The Cold and the Dark: A Short, Sooty History | KCET
The Cold and the Dark: A Short, Sooty History
The last nights of 2015 - before the rains came - were clear, and the stars, even against the city's glare, were bright. A rare full moon hung directly overhead at midnight on Christmas Eve, as sharply defined as if chiseled from a chunk of diamond.
There was a time, not very long ago, when growers would have watched through such a fair night with dread.
Hajime Fukuoka, a candidate for a master's degree in Economics at USC in 1918, explained why in almost poetic terms in his thesis The Lemon Industry in Southern California:
Once, in a band of valley and foothill from Oxnard and Santa Paula into the San Fernando Valley and through the San Gabriel and San Bernardino valleys, and on to the plain that descends from the heights of Fullerton to the Pacific Ocean in Orange County, Valencia and Navel oranges and Eureka lemons grew in a grid of orchards, most of them five or ten acres but some a hundred acres or more.
From the air, this "citrus belt" - the Orange Empire, it was called - looked like a obsessive's garden: military files of evenly spaced, dark green trees bordered into squares and rectangles by windbreaks of alternating eucalyptus and Monterey cypress trees.
From tentative, experimental plantings in the 1870s to the apex of the citrus empire in the 1940s, the landscape of inland Southern California was shaped by notoriously temperamental and demanding orange and lemon trees. In Orange County alone, there were than 67,000 acres planted in Valencia oranges as late as 1948 - more than five million trees. (Today, less than 100 acres remain.)
Southern California's climate is famous for its mildness, but in many areas of the citrus empire the groves of orange and lemon trees - tropical migrants -- were planted at their climatic margin. For the empire's growers, windless, clear, winter nights brought the "great white terror" of freezing temperatures.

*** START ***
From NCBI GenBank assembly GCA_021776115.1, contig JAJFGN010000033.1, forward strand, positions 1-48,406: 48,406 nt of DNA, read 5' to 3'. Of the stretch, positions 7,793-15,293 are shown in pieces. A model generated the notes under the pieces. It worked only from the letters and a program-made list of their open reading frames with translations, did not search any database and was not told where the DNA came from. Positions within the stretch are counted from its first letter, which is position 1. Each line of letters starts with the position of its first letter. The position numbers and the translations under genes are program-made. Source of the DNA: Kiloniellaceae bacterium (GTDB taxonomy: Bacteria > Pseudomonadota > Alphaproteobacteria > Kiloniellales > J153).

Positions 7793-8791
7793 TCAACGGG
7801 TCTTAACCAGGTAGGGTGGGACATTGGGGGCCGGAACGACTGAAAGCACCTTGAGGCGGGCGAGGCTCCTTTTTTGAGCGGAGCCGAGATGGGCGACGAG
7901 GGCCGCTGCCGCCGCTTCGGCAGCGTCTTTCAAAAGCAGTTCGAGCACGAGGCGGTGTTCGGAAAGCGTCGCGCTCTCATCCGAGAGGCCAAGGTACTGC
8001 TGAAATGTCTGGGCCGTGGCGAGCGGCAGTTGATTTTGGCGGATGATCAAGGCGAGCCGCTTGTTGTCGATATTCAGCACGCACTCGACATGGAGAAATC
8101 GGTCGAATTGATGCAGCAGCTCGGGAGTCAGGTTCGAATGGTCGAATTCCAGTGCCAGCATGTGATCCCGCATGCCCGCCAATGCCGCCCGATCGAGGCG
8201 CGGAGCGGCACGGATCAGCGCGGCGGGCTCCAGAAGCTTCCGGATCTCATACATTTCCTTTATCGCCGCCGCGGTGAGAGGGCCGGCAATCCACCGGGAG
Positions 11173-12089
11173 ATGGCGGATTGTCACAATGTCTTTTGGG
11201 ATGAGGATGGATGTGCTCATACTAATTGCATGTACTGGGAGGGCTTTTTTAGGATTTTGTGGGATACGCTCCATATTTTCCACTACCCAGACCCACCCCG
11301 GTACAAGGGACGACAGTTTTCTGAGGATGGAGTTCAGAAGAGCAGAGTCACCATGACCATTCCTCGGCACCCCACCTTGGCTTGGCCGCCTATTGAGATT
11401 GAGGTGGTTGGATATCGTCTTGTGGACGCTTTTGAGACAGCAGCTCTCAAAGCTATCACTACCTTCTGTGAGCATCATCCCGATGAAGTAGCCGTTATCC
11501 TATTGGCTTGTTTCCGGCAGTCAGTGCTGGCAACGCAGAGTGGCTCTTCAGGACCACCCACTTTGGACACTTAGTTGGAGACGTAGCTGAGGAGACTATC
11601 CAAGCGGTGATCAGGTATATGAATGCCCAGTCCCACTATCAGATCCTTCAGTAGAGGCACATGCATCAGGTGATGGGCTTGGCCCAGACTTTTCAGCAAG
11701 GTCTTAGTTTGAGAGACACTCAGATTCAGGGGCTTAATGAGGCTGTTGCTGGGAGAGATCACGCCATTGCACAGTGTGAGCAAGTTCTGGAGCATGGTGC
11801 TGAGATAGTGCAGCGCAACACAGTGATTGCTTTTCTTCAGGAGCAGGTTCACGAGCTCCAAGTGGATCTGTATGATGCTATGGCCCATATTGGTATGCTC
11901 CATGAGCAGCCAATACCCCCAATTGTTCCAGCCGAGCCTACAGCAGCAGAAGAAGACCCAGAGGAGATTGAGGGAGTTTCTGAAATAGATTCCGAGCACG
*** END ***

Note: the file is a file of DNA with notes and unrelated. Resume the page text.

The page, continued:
Five hours below 26 degrees in the groves could destroy a year's crop. A week of cold nights would mean the loss of the delicate citrus trees themselves. Replanted at great cost, new trees took as long as seven years to be profitable.
Against the threat of destroying cold, orchardists at first had only hunches, folk wisdom, and luck.
On the basis of a few, optimistic temperature records, large parts of the citrus empire had been sold to investors as being "frost free." They weren't. The slopes of the foothills were less likely to be hit, but freezes covered parts of the so-called "frost free" zones in 1913, 1922, 1927, 1932, 1937, and 1949.
Wrapping trunks and limbs in burlap and straw might hold in some of the tree's latent heat, saving the tree, but wrapping did nothing to save the fruit. Running irrigation water - even warming it in boilers - transferred some heat to the grove, but that tactic was inconsistent. Canvas or wood shelters might be put over the trees to hold in the warmth that radiated up from the ground. These actually worked, but only for growers who could afford the enormous cost of their upkeep.
Misting the grove with water until a rime of frost hardened on the fruit was a paradoxical success. The freezing process actually released heat. A degree or two higher than the air temperature for a nighttime hour or two was enough to bring the fruit through the worst of a cold night. But the problem was keeping the fruit cold long enough to allow it to warm up slowly in the morning sun without the stressed fruit rupturing.
Citrus culture in Florida suggested a better method of keeping the cold at bay. In Florida, unusually cold nights in the orange groves were met with bonfires spaced among the trees. The bonfires combined some science (heated air kept temperatures above 26 degrees) and some folklore (the sooty smoke from the fires was supposed to hang over the trees like a blanket to keep the heat in).
Growers here had to adapt the Florida solution. Southern California at the turn of the 20th century had a critical shortage of firewood, not enough to heat thousands of acres of citrus groves night after cold night.
Some growers tried hanging braziers among their trees, fired with coke or charcoal briquettes imported from Australia. Other growers fired wicker baskets filled with straw and the pruned bits of the orange trees. Some burned old tires.
But Southern California by 1900 had an alternative source of fuel - oil and lots of it. Growers bought up low-grade petroleum in tanker lots, mixed the fuel with anything else that would burn in wash tubs and garbage cans and set them alight in the groves.
These burners were the original smudge pots, so called because they produced the dense clouds of sooty smoke - smudge - that growers thought would protect their crop from frost. There were at least a million smudge pots in the groves by 1915.
Getting the crude smudge pots into the orchard and getting them lighted safely was hard work that had to be done quickly before temperatures dropped further.